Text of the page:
http://gdb.rferl.org/A002B776-B445-40BD-818A-14E19E1867F2_w203.jpg --> http://gdb.rferl.org/A002B776-B445-40BD-818A-14E19E1867F2_mw800_mh600.jpg
The Afghan government has been urging farmers to cultivate ordinary agricultural crops such as, as in this instance, onions. (epa)
September 2, 2006 -- Afghan President Hamid Karzai said he was "disappointed" with the increase in opium production the UN announced in a report on September 2.
Karzai said "regrettably, over the last year, our efforts to fight narcotics have proved inadequate."
The new report by the Vienna-based UN Office on Drugs and Crime (UNODOC) predicts poppy cultivation will jump 59 percent in 2006, with an expected harvest of some 6,000 tons of opium.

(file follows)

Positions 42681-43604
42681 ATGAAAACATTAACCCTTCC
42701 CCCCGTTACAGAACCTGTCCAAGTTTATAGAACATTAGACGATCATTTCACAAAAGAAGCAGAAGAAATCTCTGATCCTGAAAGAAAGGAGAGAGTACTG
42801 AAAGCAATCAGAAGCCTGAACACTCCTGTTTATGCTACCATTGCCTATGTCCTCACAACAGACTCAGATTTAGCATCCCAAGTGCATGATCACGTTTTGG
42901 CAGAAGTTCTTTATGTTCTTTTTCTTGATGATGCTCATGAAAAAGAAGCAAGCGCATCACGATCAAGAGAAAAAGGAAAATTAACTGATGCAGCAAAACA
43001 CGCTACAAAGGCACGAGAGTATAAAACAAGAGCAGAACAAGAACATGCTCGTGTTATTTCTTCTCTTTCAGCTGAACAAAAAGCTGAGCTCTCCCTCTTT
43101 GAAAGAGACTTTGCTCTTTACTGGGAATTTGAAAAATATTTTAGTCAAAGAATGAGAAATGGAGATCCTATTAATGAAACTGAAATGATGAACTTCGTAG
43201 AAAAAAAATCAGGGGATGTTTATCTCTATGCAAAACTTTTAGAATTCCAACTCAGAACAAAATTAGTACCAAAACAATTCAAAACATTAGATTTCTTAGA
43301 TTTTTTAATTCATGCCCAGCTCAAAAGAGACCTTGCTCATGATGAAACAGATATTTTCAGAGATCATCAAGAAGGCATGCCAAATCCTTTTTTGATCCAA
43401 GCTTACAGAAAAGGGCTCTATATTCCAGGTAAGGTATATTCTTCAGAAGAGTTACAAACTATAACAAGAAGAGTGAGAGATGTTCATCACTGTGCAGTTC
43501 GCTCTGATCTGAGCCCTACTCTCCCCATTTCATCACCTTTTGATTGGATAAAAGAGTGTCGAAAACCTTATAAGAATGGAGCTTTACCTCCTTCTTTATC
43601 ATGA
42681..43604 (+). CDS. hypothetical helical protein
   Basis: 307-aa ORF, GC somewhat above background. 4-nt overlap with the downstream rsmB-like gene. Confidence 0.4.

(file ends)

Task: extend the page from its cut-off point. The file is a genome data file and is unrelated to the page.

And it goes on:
That amounts to 92 percent of the world's supply.
UNODOC chief Antonio Maria Costa presented the report to Karzai in person on September 2. Costa called the report "very alarming" and said Afghanistan is "increasingly hooked on its own drug."
Costa said southern Afghanistan is showing the symptoms of collapse, with widescale drug cultivation and trafficking, insurgency and terrorism, crime, and corruption.
Shortly before the report was released, a senior U.S. counternarcotics official warned that the illicit trade in opium and heroin threatens to destroy Afghanistan's fledgling democracy.
Doug Wankel, director of the U.S. counternarcotics task force in Afghanistan, said on September 2 that the country could be "taken down" by its drugs problem and evolve from its current narco-economy into a narco-state.